As winter sets in and the snow begins to pile up, bedding areas will become easier to find. The depression made in the snow and the tracks leading in and out will be highly visible. Keep in mind that buck tracks are more square than doe tracks, with very pronounced dew claw imprints.
A dog’s sense of smell is said to be a thousand times more sensitive than that of humans. In fact, a dog has more than 220 million olfactory receptors in it’s nose.
Hunting with a dog will vastly improve your shed harvest success rate. A dog’s sense of smell is said to be a thousand times more sensitive than that of a humans. In fact, a dog has more than 220 million olfactory receptors in it’s nose.
Having a hunting dog, or even a specific breed of dog, isn’t a requirement. You’ll train your dog just as you would train for fetching. For this reason, retrievers are the popular choice for shed hunting dogs. They are eager to please, love the exercise and by their very definition, are good retrievers. My yellow lab Chuck is currently in training and he loves it. Here are some training tips.
Start by tossing a shed or shed training dummy for your dog to bring back to you. Stay consistent in your commands such as, “Get the shed” or “Find the shed”. Whatever works for you will work for your dog if you stay consistent.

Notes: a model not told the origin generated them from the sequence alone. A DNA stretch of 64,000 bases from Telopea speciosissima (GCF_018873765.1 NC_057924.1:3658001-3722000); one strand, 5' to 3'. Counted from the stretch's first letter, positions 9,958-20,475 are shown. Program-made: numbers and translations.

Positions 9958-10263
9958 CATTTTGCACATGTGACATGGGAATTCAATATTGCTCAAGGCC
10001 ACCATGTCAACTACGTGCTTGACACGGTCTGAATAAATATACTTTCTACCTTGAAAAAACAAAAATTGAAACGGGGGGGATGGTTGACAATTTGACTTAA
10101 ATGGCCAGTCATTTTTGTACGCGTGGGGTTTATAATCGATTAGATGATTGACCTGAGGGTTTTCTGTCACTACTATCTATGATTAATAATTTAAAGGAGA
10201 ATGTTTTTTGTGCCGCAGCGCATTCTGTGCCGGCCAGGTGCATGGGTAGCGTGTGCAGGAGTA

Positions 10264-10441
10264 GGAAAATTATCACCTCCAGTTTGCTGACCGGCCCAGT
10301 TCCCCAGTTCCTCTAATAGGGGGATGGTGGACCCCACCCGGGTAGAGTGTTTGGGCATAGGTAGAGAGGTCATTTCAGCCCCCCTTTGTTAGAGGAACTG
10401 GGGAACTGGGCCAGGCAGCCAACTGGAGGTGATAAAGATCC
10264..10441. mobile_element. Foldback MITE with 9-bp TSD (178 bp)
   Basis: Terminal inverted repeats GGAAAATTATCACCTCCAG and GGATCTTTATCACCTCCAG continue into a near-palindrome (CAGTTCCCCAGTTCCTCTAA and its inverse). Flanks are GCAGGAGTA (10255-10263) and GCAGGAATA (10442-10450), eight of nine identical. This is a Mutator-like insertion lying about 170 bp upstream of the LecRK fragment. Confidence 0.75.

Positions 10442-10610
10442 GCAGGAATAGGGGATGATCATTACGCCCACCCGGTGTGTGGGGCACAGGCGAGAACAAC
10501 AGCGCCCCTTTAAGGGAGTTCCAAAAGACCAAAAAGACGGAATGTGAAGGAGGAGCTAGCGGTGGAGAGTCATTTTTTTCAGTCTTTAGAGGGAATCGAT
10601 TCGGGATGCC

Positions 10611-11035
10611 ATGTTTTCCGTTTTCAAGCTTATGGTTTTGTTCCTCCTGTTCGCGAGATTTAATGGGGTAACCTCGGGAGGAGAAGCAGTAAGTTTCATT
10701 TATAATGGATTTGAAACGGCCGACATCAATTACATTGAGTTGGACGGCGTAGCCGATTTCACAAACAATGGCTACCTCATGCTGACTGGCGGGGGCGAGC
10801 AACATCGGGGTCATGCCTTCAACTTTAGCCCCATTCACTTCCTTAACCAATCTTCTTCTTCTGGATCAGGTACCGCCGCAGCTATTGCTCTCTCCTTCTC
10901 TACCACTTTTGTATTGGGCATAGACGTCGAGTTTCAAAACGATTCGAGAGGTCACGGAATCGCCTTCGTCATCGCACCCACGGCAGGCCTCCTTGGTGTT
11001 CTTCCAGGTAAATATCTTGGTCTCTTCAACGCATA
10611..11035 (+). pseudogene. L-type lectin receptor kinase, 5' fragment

Next, move on to placing the shed in the yard so it’s visible to your dog. Give your commands and have your dog retrieve it. Make sure to praise and reward your dog for every successful retrieve.
The final step is placing the shed in a hidden location such as a wood line and having your dog hunt it up. Again, praise and reward are key components here. Your dog needs to understand that by finding and retrieving the antler shed, he’s doing what you are asking of him. That makes him happy.
A lot of professional dog trainers recommend using a soft antler shed dummy trainer. I do too. If you use a real shed in the beginning, there is a chance a tine may poke your dog and may cause him to become “shed shy”. It’s much better to start out using the trainer and introduce a real shed, if available, during the final training step. The kit we use is from Dog Bone Hunter and you can read more about it here.
Moose and whitetail antler sheds make great decorations…
Now that you’ve harvested your moose or whitetail sheds, what are you going to do with them? Undoubtedly, a pair of bull moose antler sheds are the top prize; surely you have a place ready for them over the garage door or in your camp!
Moose and whitetail antler sheds make great decorations, are often used in tooling and knife handle applications and rustic furniture design. Make a whitetail rack chandelier, dresser drawer or cabinet pulls, coat rack or accent pieces. The uses are as unlimited as your imagination.
If using antler sheds as decorative pieces just isn’t your style, there is also a lucrative market for fresh sheds. Typical rates for fresh sheds vary from $11 to $15 a pound. Websites such as mainemooseantlers.com and allagashguideservice.com both actively purchase sheds. Sporting publications like Northwoods Sporting Journal and The Maine Sportsman are also a good source for advertisers seeking to buy antler sheds.
So on the next Sunday that you are feeling the call of the outdoors or are looking for new ways to the enjoy the Maine woods, give antler shed hunting a try. No license is required and you can set your own pace.
With so many ways to hunt for sheds, it’s a sure fire way to keep you connected to nature when the pace of your hunting season slows, but your desire doesn’t.